Courtesy Pennsylvania Ballet

Dance Magazine Award Honoree: Angel Corella

When Angel Corella took over as artistic director of Pennsylvania Ballet in 2014, the company underwent a sea change. And while some in the ballet world were shocked by Corella's vision to reinvigorate and redirect the company, longtime fans of his career shouldn't have expected anything less.


He was one of American Ballet Theatre's youngest principal dancers—receiving the promotion at age 20, after only one year with the company—and still reigns as one of the most dynamic in its history. Reviews from his extensive classical repertoire lead with descrip­tors like "charismatic" and "explosive" and all of their synonyms. Whether he was firing off pirouettes that concluded with balanced finesse or flying at warp speed around the stage in a manège of coupés jetés, his presence emanated beyond the balconies.

Throughout his 17-year ABT career, his high-voltage energy seemed to be fueled by the purest of passions. He brought magnanimous style and joy to every role: While his career may be remembered best for classical leads like Basilio and Romeo, his impeccable technique and effusive personality also inspired the creation of new works from choreographers such as John Neumeier and Stanton Welch.

Along the way, he became an ambassador for the art form, bringing his fun to "Sesame Street," lending his style to ad campaigns for companies like Rolex, and looking elegant in the pages of Vogue and Vanity Fair.

In 2008, he began Barcelona Ballet (originally Corella Ballet) while still performing with ABT, bringing classical ballet back to his native Spain. And while today it is more commonplace for principal dancers to juggle side projects, at that time, it was a prescient show of Corella's ambition to give back to a country where he had reached the kind of star status of Mikhail Baryshnikov and Rudolf Nureyev.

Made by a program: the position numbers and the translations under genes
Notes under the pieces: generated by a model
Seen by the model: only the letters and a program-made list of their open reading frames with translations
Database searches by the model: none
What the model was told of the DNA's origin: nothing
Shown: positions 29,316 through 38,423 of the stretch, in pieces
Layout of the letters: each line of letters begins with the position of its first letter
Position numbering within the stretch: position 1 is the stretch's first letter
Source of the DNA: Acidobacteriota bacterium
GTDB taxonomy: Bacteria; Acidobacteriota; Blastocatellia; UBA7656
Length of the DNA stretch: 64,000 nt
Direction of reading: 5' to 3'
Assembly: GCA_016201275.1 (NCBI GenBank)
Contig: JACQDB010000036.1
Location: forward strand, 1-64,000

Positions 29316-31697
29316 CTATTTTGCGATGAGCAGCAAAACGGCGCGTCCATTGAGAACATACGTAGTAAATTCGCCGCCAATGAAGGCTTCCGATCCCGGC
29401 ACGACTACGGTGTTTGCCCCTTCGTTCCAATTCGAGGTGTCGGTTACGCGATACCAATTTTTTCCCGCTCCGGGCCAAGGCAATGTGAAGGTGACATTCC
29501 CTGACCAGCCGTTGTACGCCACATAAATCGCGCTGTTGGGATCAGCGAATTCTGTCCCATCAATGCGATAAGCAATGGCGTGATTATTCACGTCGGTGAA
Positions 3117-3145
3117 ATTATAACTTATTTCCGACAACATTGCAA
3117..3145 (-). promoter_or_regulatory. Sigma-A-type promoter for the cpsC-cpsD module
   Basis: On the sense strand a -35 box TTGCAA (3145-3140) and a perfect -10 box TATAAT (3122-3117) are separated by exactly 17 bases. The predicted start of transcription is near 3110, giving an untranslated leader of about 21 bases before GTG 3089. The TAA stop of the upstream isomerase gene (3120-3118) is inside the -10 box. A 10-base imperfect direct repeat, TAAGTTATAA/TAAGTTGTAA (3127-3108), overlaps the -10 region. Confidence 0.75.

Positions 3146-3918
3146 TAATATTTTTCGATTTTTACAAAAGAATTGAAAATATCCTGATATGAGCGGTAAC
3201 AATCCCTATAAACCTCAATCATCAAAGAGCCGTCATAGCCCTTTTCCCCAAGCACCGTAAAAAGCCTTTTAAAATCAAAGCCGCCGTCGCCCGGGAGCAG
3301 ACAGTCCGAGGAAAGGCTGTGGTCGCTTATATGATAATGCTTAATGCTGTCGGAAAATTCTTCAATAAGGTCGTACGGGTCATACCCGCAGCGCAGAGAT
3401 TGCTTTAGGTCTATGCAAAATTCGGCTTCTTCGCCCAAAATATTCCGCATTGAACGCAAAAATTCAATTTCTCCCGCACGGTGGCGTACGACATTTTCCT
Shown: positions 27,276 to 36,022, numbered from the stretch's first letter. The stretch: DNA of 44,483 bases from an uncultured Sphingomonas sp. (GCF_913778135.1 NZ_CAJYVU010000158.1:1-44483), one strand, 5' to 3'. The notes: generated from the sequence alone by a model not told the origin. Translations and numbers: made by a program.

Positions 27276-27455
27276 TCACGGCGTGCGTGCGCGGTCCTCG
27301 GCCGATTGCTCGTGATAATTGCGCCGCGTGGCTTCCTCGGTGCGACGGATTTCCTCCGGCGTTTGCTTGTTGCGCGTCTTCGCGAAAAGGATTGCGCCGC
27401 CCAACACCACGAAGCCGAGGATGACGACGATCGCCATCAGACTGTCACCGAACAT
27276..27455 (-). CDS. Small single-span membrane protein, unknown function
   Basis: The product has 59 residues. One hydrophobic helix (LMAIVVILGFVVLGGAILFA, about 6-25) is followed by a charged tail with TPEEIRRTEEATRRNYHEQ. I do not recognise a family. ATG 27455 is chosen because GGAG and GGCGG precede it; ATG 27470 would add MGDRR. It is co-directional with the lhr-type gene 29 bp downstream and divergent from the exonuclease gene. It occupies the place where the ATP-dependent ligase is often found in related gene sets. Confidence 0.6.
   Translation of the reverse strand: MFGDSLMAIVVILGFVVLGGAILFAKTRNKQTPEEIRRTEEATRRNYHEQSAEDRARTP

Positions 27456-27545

Alexander Iziliaev, courtesy Pennsylvania Ballet

In the last five years, he has brought his bottomless energy to Philadelphia, reigniting the company's repertoire. While Balanchine will always have a place in any given season, Corella has taken pains to modernize the company's programs, adding works by Trisha Brown, Wayne McGregor, Christopher Wheeldon and Andrea Miller, and investing in reworked full-lengths.

He is excited when he finds younger, emerging choreographers to follow, like Alba Carbonell Castillo (winner of a gold medal for choreography at the Beijing International Ballet and Choreography Competition), and is committed to giving his dancers the experience to develop alongside those newer voices.

"Dancers can sometimes be afraid of being judged and feel they have to pretend and not show the audience who they really are," he says. "But I want dancers to understand that their rawness and realness is what people connect with." Such advice is second nature to a force like Corella.

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Physical stillness can be one of the hardest things to master in dance. But stillness in the bigger sense—like when your career and life are on hold—goes against every dancers' natural instincts.

"Dancers are less comfortable with stillness and change than most," says TaraMarie Perri, founder and director of Perri Institute for Mind and Body and Mind Body Dancer. "Through daily discipline, we are trained to move through space and are attracted to forward momentum. Simply put, dancers are far more comfortable when they have a sense of control over the movements and when life is 'in action.' "

To regain that sense of control, and soothe some of the anxiety most of us are feeling right now, it helps to do what we know best: Get back into our bodies. Certain movements and shapes can help ground us, calm our nervous system and bring us into the present.

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